Today I attended the funeral of a man I didn’t know well but who was a constant if irregular presence in my life since the mid 70’s.

I first saw Paul Ashford when my mother brought me to see Joseph and the Amazing Technicolor Dreamcoat. The production was meant to take place in the Olympia Theatre but part of the roof collapsed and so the show was moved to the improbable location of the State Cinema in Phibsboro. I remember that as we took our seats, the band/orchestra were making their way through the auditorium to the makeshift ‘pit’. Paul Ashford was not tall but I was about 10 years old. He had a mop of curly hair and the most beautiful blue eyes. I remember him clearly as he strolled down the aisle in a battered leather aviator jacket with the big furry collar up around his ears. I thought he was gorgeous.

At the time, the role of Pharaoh was played by a singer called Cahir O Doherty who did a mean Elvis impression. My mother thought he was the hottest thing since…. well, Elvis Presley. O’Doherty had his own band, imaginatively called The Dazzle Band – this was the era of Glam Rock remember. Cahir O Doherty and the Dazzle Band played in cabaret venues throughout the city. My mother, if truth be told became a bit of a groupie, following the Dazzle Band to such exotic places as The Drake Inn, Finglas, The Tudor Rooms in Barry’s Hotel off Parnell Street and the Noggin Inn in Sallynoggin. She brought me with her, as junior groupie. I was 13 years old, getting into over 18 venues and drinking babycham! Cahir O’Doherty didn’t really do it for me, but I always thought that Paul was very cute!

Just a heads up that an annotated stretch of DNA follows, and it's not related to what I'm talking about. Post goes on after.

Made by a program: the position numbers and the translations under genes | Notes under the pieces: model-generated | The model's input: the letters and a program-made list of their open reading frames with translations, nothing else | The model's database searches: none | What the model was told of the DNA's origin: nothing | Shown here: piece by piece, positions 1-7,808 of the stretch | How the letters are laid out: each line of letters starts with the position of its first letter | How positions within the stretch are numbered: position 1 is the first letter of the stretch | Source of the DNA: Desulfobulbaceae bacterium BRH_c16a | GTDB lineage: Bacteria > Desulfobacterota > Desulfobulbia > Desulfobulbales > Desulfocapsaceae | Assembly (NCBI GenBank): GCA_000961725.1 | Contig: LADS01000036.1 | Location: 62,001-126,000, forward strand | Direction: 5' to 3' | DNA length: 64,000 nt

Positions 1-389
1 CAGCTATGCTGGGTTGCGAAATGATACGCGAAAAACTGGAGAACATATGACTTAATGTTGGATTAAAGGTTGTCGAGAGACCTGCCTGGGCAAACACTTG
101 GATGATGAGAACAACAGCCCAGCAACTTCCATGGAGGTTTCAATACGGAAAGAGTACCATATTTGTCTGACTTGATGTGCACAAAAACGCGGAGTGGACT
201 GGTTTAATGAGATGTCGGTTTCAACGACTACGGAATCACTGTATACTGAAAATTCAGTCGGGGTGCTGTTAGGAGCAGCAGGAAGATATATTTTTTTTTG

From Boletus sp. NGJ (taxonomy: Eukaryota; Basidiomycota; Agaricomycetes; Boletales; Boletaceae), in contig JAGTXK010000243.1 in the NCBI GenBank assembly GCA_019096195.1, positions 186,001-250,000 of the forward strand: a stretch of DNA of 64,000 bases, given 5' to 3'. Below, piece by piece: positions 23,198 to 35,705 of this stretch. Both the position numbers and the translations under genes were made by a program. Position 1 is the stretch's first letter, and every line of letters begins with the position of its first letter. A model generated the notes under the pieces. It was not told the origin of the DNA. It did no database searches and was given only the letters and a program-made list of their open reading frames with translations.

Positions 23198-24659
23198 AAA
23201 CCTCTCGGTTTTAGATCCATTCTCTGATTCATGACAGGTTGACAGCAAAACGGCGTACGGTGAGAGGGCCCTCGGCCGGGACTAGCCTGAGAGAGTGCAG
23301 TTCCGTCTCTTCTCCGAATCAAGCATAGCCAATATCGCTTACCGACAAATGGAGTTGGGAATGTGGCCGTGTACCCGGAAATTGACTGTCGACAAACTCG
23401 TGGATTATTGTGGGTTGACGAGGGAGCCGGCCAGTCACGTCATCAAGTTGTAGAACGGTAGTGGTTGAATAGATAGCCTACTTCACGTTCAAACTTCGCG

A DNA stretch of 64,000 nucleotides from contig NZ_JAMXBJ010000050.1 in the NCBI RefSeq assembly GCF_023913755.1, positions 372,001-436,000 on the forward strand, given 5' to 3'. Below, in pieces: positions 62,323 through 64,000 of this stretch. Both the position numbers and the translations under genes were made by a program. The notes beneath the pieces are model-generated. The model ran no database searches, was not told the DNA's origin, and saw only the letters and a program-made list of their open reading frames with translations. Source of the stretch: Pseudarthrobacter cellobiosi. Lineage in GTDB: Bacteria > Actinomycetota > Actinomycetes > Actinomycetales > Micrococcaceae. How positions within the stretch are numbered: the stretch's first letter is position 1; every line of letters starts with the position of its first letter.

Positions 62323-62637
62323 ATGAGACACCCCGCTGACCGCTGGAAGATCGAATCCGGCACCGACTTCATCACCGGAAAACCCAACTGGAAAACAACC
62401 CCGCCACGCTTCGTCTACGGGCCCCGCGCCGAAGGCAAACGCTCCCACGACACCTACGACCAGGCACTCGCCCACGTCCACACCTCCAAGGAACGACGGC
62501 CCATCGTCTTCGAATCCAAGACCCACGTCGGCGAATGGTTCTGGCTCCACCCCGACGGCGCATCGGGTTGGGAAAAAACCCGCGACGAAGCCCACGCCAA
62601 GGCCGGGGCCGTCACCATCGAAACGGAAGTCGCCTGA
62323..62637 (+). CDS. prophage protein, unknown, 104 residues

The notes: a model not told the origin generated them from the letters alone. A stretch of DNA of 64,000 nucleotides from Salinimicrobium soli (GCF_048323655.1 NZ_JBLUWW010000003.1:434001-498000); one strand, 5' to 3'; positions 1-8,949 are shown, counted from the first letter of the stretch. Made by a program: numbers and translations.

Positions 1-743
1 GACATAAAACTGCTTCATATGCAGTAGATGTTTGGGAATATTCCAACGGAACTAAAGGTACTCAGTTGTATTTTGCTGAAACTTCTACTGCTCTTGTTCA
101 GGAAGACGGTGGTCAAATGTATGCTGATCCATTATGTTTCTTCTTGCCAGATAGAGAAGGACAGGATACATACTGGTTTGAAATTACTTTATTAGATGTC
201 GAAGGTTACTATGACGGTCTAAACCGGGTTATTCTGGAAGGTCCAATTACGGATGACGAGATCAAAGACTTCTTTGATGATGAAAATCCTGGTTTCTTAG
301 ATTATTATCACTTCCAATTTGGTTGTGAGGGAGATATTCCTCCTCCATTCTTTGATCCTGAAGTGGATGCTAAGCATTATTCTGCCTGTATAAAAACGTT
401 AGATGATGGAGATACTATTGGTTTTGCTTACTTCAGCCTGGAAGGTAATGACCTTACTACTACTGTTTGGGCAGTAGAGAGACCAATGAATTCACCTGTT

The Dazzle Band faded out, I became a hippie and hung around with my friends as opposed to my mother. I left school and started working. Dublin was a dull old place and we were in the middle of a recession. Punk rock was spewing out its anger all over the place. But on the southside, a new band hit the scene. Stepaside’s Sunday gigs at the Sportsman’s Inn in Mount Merrion were legend. The band was fronted by Paul Ashford who played a mean bass guitar and wrote the bands songs, their best known tracks being The Last Resort and the impossibly romantic Always Loved You and I Always Will. Paul was still cute. He had a smile that lit up his whole face and a boyish charm. Although by now it was the keyboard player Dennis Woods who turned my head.

The early 80s gigs faded out too. But I still met Paul regularly around south Dublin. He always had time to say hello and ask after my mother. After Stepaside he formed his own band who played at my brother’s wedding in the 90s. Then in the last few years, Stepaside occasionally reformed and played gigs in local pubs. It was a joy to go along and sing along to those same songs we bopped about to in the Sportsman’s Inn.

Today in a church in Bray, I listened to his former band members and friends play soft versions of those same songs as we said goodbye, much too soon to a great guitarist, song writer and nice guy. Thanks Paul for the music, for the memories and for making me feel so grown up when I was 13 years old.